Last week, motorists in Arlington, Virginia thought they spotted one of the most advanced driverless vehicles ever to hit the roads. Not only was it missing the required co-pilot ready to take control should things go wrong, but it appeared to lack the usual multitude of external sensors found on fully autonomous vehicles.

Video from, which you can see here, shows the van driving around. While the clip looks very convincing, transportation reporter Adam Tuss from NBC's Washington affiliate investigated further. He discovered the vehicle yesterday and peered inside with his camera, only to find that the driver's spot wasn't actually empty - it contained a man dressed in a costume that resembled the front seat.

The hidden driver was controlling the 2017 Ford Transit Connect by holding the bottom of the steering wheel. Tuss tried to speak to the man, but he drove through a red light to get away, making the "driverless car" look like one of the numerous pranks that have appeared on YouTube.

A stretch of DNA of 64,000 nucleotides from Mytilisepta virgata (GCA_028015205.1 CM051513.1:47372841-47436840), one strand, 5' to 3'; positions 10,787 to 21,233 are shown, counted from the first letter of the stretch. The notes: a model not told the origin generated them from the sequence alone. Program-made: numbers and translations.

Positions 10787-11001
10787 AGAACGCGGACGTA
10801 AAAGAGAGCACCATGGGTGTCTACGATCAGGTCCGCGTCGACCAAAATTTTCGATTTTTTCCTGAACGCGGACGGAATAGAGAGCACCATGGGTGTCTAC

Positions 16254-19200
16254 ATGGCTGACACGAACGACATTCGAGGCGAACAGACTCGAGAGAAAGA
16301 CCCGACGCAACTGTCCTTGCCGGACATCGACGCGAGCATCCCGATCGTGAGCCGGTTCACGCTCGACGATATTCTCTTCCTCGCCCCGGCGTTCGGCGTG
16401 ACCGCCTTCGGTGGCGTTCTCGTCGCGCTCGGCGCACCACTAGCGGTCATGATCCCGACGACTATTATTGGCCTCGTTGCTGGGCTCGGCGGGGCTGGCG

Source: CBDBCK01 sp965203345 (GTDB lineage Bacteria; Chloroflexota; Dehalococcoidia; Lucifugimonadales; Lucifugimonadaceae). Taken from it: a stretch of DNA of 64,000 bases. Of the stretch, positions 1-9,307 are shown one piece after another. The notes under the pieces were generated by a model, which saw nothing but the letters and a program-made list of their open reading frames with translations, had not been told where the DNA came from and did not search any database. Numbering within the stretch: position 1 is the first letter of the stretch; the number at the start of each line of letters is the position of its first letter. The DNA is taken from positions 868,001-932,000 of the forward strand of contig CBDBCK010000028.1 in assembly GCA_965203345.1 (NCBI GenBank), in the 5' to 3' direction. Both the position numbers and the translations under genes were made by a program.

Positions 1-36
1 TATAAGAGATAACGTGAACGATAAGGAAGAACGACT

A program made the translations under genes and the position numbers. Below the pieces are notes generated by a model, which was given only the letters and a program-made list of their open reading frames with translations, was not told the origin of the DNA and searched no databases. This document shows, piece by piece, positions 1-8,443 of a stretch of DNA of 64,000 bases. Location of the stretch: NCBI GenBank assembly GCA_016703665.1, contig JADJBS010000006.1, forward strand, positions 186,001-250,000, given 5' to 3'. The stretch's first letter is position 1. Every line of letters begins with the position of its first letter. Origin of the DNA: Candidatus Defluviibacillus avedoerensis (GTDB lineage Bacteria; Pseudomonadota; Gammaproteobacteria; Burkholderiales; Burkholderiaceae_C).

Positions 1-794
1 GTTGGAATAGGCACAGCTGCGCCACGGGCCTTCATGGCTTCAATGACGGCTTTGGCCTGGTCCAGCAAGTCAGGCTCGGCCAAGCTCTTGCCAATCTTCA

The mystery was finally solved when, following multiple inquiries, Virginia Tech Transportation Institute admitted the van and driver were part of a study it was conducting to see how people reacted to driverless cars. One that would "determine how best to design automated vehicles."

"The driver's seating area is configured to make the driver less visible within the vehicle, while still allowing him or her the ability to safely monitor and respond to surroundings," the institute said in a statement.

An institute spokeswoman said county officials were involved in the planning for the study, though a representative for the Arlington Police Department told NBC 4 it was "shocked" by news of the van.